Fostering Community

Head of School, Dr. Leanne Foster


Leave a comment

She is Lala

Lalbegim (or Lala, as she likes to be called) is coming to Trafalgar Castle this September, and we are definitely excited.   As the first recipient of our World of Difference scholarship, Lala will spend two years at the Castle, completing Grade 11 and 12. The Spark of Hope Foundation will be right there on graduation day, ready to help her move on to university, thereby bringing her closer to realizing her dream: To make a difference for young girls in her home country of Tajikistan.

As I learned more about Lala through her scholarship application, I came to know a courageous, intelligent, young woman, determined to make a difference in the world. She wrote about wanting to “build an orphanage with modern technology to help children with disabilities feel normal” because her longstanding volunteer work in a local orphanage revealed the social isolation and lack of basic care these children endure. She described her hope to, one day, “open schools in remote areas of Tajikistan where women and their daughters can receive a good education.” She knows this is important having seen firsthand how “men forbid their daughters to be educated, and marry them off at an early age.” It’s a problem she wants to address.

When the girls were introduced to Lala (virtually) in Chapel, their young emotions were palpable. They, along with our entire community, have been fundraising in support of “someone” since the fall. To finally meet the person attached to their efforts was hugely rewarding, and I believe they felt proud and excited to see the tangible results of their work.

After the excitement died down, my message to them was carefully delivered. I told them that while Lala will benefit immensely from everything we are doing to support her education, she is not a “pet project.” She is Lala – a young girl with a mother and father who love her dearly and will miss her greatly, with a younger brother who likely torments her (as all younger brothers do), with friends at school, and with hobbies she enjoys (including hip-hop dance). She is Lala – someone who will bring to our school the gift of a global perspective, of multiple languages, and of new ideas. And given that she is Lala, she must never be the subject of our sympathy or paternalism.

I shared this message with the girls because I believe that the idea of “charity” is a tricky thing to navigate in an increasingly complex world. I look at the perhaps well -intended but nonetheless questionable phenomenon of “voluntourism”, where we often pay thousands of dollars to provide our children with the chance to travel to poor countries, often to help out in orphanages, or build schools, or dig wells. But do we consider the impact of a conveyor belt of caregivers on the emotional development of vulnerable, young orphans, or the utility of a freshly painted school in a village that can’t afford a teacher, or the frustration felt by local unemployed workers who would have gladly dug a well if someone had paid them to do the job. Of course, we want our children to learn about the world, to become good people, to understand the importance of helping others. But we need to think carefully and critically about the lessons we teach.

The Beaverton, a satirical news publication, once published an article entitled, “Volunteer generously spends average income of a Nicaraguan on trip to help poor Nicaraguans.” Of course it was tongue-in-cheek, but the message was bitingly clear: helping others first involves asking what they need, not giving them what we want to give.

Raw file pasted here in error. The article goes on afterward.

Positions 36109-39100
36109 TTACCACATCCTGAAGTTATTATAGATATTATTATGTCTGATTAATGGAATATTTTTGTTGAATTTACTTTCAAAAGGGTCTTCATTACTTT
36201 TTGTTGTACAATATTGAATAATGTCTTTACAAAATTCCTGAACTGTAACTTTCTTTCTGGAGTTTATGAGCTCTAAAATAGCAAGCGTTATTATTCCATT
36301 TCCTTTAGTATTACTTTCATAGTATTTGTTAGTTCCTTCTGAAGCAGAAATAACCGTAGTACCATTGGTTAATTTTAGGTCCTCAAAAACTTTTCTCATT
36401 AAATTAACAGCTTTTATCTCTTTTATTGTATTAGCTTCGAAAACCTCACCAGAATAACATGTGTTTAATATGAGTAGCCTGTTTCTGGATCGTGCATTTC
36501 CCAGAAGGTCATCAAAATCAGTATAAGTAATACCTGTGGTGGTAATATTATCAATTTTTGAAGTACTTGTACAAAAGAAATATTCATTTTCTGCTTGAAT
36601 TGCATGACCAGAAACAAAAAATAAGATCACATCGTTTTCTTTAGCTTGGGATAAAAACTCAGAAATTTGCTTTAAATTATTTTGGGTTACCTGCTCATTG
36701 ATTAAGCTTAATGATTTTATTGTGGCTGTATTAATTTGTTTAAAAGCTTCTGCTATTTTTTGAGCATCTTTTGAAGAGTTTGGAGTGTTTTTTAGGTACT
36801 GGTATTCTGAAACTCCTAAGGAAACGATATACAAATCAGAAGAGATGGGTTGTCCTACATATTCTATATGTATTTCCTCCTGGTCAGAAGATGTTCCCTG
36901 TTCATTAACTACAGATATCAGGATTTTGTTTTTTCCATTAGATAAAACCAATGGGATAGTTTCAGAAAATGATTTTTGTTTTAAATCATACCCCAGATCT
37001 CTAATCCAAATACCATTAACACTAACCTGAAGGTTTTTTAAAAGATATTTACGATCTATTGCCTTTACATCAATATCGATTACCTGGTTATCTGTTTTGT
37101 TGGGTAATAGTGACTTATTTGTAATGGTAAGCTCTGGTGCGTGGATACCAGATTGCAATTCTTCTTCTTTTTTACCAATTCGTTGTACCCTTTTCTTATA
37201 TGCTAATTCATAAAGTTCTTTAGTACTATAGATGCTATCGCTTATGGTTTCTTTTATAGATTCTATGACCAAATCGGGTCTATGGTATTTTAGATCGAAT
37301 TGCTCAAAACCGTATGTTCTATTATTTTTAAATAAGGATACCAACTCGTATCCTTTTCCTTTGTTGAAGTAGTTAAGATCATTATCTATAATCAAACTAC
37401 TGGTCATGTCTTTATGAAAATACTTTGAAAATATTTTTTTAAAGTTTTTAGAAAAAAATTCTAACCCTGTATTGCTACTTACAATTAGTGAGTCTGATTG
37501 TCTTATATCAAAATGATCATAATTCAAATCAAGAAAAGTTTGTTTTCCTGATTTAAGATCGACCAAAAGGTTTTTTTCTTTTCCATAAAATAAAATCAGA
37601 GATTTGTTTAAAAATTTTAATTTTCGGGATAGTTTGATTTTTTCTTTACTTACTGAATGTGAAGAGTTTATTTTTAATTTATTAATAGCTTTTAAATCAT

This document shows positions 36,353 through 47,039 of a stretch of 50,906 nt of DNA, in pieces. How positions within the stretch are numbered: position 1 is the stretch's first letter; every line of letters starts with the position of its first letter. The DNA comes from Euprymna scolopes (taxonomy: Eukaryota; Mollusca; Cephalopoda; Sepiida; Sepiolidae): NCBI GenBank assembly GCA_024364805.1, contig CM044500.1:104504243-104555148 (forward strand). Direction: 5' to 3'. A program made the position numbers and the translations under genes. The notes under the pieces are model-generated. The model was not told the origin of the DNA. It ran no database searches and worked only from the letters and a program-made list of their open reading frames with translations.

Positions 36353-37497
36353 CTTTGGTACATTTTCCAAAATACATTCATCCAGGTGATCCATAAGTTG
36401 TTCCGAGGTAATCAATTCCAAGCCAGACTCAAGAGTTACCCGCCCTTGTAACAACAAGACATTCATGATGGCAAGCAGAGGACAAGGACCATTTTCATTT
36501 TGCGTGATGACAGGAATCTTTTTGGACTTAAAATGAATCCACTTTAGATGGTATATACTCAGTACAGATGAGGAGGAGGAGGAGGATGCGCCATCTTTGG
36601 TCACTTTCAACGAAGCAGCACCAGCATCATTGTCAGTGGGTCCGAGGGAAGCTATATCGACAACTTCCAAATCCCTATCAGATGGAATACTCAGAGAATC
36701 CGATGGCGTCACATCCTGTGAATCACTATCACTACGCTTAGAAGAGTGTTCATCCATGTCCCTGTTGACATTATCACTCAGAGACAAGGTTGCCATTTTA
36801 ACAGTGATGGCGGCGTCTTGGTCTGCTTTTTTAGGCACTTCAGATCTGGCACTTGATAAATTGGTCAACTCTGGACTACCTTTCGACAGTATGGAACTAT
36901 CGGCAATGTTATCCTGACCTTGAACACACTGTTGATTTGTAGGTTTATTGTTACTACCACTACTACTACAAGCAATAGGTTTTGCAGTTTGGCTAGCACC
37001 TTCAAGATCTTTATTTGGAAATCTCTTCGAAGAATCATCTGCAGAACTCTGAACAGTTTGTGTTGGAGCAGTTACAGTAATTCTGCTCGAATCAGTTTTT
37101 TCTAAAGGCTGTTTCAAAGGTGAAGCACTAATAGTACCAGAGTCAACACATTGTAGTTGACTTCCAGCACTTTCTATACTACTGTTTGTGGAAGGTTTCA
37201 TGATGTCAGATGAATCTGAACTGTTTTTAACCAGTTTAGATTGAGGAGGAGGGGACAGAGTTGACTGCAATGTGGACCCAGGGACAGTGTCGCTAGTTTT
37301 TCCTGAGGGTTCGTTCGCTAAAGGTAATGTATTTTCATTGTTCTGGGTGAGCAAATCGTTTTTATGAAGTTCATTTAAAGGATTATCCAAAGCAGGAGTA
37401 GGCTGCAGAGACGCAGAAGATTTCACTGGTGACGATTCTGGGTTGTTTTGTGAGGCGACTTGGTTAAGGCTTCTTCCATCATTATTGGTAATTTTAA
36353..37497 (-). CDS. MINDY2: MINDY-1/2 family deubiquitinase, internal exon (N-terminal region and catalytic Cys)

As we grow our World of Difference initiative, it’s my hope that we will also grow our community’s understanding of global issues. We are currently re-examining our school’s philosophy around global experiential learning outside the Castle walls, while looking for authentic ways to bring diverse experiences and perspectives into our classrooms. We want to honour and protect our school’s long legacy of helping others, while at the same time, changing our approach to meet the needs of a 21st Century world.

While we work on this, we’ll continue to prepare for Lala’s arrival. Like many of our international boarders, we know she’ll experience a number of “firsts” – the advent of changing leaves, the horrors of our Halloween Haunt, that first snowfall on a cold winter’s day. This will become part of her new life at the Castle – a life that we hope prepares her to, one day, make a world of difference.

____________________________________________________________________________________________If you would like to help make a World of Difference for Lala and our 2018 scholarship recipient, please click here to donate.


Leave a comment

So to all her teachers, I thank you

How did it happen? Yesterday (or so it seems), she refused to go to overnight camp. Today, she’s travelling across Southeast Asia for six weeks with a self-built itinerary that rivals the D-Day landing in its attention to detail. Granted, she’s packed enough first aid supplies to outfit a Doctors Without Borders field hospital, but the idea that my sometimes tentative, often anxious, always shy little girl has grown into an intrepid young woman ready to discover the world is truly remarkable. She still exercises a good degree of sensible caution in life, but she’s replaced a fear of the unknown with a passion to explore. That, to me, is remarkable. And for that, I would like to thank her teachers.

I know, as a mother, I did my best to build my daughter’s confidence, to alleviate her fears, and to help her come out of her shell. But I also know that I was “mom”, and like most mothers, I often heard the cry, “Moooooommm, you don’t understand!” I believe I did understand but that wasn’t the point. My daughter needed more than me to help her believe in herself, and that’s where her teachers and her school came into play.

I often talk to parents about the value of an all-girls’ education and the gift of a small school community. There is research aplenty espousing the benefits of both, and I know it so well that the facts trip off my tongue. But there’s something about seeing it manifest in my own daughter that gives added credence to the claims.